Moments with My Grandparents

The Road Trip Sextet, Part 5 – “Moments with my Grandparents”

For Part 1, go HERE.

For Part 2, go HERE.

For Part 3, go HERE.

For Part 4, go HERE.

These are my grandparents, Nelson and Dottie. And they are awesome.

Both are well into their 90s and are approaching their 70th wedding anniversary.

This was the primary reason for my road trip in early June. Yes, I had a tea expo to go to. Yes, I had a beach party to attend. But the one reason that tops all of those was to see my grandparents for the first time in four years. Mainly for the stories they tell. And, boy, do they have stories aplenty. For this article, I wanted to highlight a few of them that were imparted just during this one visit. In the form of vignettes.

The Lazy Norman Conquest

For those who haven’t looked at my “About Me” section, my last name is “Norman”. Our unofficial family motto is: “Norman’s the name, conquest’s the game.”

That’s only partially true. Yes, Normans – Norse Viking descendants – were known for being conquerors, but our branch…kinda only made it about halfway. They looked at a certain coastal region in France and just…stayed there. For lack of a more creative name, they stuck with “Normandy”.

Our sub-branch of Normans originated from a small town called Igé in the Normandy region (present day Orne). According to my grandfather, it’s a blink-and-you’ll-miss-it sorta town. No one is sure as to why, but said sub-branch was booted from Igé and ended up settling in French Canada.

My uncle once tried to find the town of Igé on a trip to France, but only got as far as the golf course bar about a mile away.

I guess the family motto should be: “Norman’s the name, conquest’s the game…until we overstay our welcome and drink all your beer.”

Late to a Last Stand

As I learned, Grandpa Nelson also had a grandfather named Nelson. In the 1870s, his primary job was delivering supplies by coach. One such delivery, however, was delayed when his wagon broke a wheel.

The delivery was due to The Battle of Little Big Horn, commonly referred to as Custer’s Last Stand.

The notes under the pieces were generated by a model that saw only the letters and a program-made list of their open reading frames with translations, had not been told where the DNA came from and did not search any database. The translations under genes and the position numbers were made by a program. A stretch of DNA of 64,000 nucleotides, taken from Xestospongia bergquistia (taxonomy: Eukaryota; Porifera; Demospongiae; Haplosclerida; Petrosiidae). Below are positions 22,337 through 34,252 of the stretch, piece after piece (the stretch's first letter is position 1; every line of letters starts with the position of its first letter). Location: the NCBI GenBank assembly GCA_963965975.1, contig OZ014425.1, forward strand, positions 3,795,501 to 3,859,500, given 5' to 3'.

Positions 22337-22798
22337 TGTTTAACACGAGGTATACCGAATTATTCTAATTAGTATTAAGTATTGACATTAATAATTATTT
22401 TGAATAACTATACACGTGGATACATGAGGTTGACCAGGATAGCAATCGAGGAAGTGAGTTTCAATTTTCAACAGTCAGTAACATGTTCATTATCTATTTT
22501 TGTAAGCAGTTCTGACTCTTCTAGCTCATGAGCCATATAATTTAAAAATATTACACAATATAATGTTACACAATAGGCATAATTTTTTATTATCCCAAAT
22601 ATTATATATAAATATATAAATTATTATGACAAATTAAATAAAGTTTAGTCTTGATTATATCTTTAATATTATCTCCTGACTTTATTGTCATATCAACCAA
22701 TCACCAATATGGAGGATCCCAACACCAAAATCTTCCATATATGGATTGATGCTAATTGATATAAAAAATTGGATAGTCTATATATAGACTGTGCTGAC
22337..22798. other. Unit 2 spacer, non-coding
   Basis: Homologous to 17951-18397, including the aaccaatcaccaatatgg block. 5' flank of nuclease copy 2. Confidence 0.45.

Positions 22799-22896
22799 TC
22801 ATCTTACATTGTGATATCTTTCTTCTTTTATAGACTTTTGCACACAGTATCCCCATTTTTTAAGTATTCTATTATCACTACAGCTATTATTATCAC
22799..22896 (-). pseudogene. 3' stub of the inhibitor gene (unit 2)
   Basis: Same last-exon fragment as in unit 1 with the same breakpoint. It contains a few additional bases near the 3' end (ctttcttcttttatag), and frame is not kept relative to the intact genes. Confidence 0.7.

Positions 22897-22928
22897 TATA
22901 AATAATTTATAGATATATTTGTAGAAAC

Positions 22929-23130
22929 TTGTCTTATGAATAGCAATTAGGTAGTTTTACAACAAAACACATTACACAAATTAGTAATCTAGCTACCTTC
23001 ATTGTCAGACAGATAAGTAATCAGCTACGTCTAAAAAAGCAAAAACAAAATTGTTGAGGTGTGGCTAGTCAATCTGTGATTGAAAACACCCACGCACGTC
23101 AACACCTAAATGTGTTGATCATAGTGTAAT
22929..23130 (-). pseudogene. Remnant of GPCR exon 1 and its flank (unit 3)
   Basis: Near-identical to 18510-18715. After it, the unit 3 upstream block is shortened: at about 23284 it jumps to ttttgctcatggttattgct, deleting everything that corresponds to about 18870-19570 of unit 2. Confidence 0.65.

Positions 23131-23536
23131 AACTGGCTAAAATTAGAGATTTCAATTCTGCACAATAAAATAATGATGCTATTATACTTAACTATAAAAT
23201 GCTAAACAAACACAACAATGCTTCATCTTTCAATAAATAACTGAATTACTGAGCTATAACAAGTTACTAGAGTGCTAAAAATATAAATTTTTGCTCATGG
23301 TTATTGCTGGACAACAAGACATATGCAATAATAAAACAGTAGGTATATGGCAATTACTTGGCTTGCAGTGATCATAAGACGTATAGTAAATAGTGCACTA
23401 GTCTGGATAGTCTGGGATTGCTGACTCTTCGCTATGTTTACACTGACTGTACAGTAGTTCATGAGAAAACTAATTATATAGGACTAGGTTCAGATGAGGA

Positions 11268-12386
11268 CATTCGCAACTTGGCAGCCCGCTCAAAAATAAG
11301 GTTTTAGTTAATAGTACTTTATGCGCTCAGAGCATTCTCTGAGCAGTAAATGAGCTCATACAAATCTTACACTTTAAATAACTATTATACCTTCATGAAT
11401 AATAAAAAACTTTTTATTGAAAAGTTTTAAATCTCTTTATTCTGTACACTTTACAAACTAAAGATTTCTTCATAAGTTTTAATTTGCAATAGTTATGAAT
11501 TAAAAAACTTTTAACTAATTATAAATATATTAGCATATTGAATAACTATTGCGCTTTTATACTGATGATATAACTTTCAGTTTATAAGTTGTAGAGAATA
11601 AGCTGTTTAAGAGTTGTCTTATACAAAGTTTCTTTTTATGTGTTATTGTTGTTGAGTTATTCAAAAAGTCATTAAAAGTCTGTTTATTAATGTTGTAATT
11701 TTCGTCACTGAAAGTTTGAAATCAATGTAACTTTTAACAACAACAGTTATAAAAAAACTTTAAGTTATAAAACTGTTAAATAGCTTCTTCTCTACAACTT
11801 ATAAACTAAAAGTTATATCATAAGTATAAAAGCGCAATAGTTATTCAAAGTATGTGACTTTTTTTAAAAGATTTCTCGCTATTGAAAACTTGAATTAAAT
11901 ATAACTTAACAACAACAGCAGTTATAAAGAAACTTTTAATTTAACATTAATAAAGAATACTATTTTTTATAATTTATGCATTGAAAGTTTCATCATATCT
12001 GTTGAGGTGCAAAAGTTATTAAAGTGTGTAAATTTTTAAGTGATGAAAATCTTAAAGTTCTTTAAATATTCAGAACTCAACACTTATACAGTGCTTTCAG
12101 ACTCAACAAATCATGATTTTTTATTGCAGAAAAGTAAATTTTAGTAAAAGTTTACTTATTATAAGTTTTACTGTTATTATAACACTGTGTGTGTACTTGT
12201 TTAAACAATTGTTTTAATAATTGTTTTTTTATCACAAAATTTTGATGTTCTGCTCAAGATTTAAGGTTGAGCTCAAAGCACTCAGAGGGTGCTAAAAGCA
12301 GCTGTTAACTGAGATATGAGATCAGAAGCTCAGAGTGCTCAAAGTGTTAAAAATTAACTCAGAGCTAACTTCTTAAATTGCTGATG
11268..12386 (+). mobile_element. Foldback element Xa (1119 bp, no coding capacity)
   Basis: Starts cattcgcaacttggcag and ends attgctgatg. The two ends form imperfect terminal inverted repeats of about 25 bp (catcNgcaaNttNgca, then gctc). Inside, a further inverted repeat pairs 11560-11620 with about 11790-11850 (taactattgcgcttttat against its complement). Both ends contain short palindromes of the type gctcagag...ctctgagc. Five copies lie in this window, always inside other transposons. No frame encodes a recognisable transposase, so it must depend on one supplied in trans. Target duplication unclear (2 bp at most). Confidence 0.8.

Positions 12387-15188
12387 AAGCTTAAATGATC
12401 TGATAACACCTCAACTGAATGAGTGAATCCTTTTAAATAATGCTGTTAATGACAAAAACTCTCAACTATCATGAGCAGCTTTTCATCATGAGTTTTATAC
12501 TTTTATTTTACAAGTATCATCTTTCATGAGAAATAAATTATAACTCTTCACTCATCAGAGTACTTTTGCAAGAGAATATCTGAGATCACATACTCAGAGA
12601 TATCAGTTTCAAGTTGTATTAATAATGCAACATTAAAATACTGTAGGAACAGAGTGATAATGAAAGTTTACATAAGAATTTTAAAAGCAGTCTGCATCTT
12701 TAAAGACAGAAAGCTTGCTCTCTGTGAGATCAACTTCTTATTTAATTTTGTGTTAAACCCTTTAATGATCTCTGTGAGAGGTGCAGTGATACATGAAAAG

He arrived late.

Our family legacy of procrastination saved his life.

The Epic Handshake

When Grandpa Nelson was a little boy, a man came up to him and said, “Shake my hand.”

Little Nelson did so.

The man said, “Congratulations, you just shook the hand of someone who shook the hand of Abraham Lincoln.”

This was told to me as I was shaking my grandfather’s hand.

The Cocktail Lamp

In the main living room at my grandparent’s house, there’s an odd antique of a lamp. For as long as I can remember, I never paid it much notice. Until my aunt turned it on.

My grandmother explained that it was lamp purchased by my grandfather’s great-uncle – Mose Norman. It was also a permanent fixture in my great-grandfather’s doctor’s office in the early 1900s. After a time, though, the building where the office was located was scheduled for demolition. My grandmother made it a point to acquire that lamp before that happened.

And she did.

The thing still works over a hundred years later.

Dottie and Santa

Around Christmas time in Massachusetts, when Grandma Dottie was a little girl, she saw a man dressed as Santa hauling a large bag, walking down the street. She approached the exhausted individual – assuming he was Santa Clause – and invited him back to her house for a breather.

“Santa” declined the offer, and continued huffing down the neighborhood with his wares.

For years, Dottie never knew who that man was. As she was growing up, a part of her thought she actually had encountered Santa.

That is…until someone finally dropped the ball and told her who it actually was.

Her first cousin delivering presents to her house.


I spent a good five hours with them. A part of me wishes I’d stayed longer. If only for the anecdotes alone.

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Monday, July 21st, 2014 Musings

3 Comments to Moments with My Grandparents

  1. These are great! Love the handshake story. I really feel like the stories we tell from generation to generation are so important, and it’s wonderful that you were able to spend time with your grandparents this summer!

  2. Marlynn @UrbanBlissLife on July 21st, 2014
  3. I thought the guy was a muleskinner who arrived late to Custer’s Battlefield?


  4. Margo Hutchinson on July 21st, 2014
  5. @Marlynn – Only regret is the trip didn’t last long enough.

    @Margo – Eh, whatever.

  6. Geoffrey F. Norman on July 22nd, 2014

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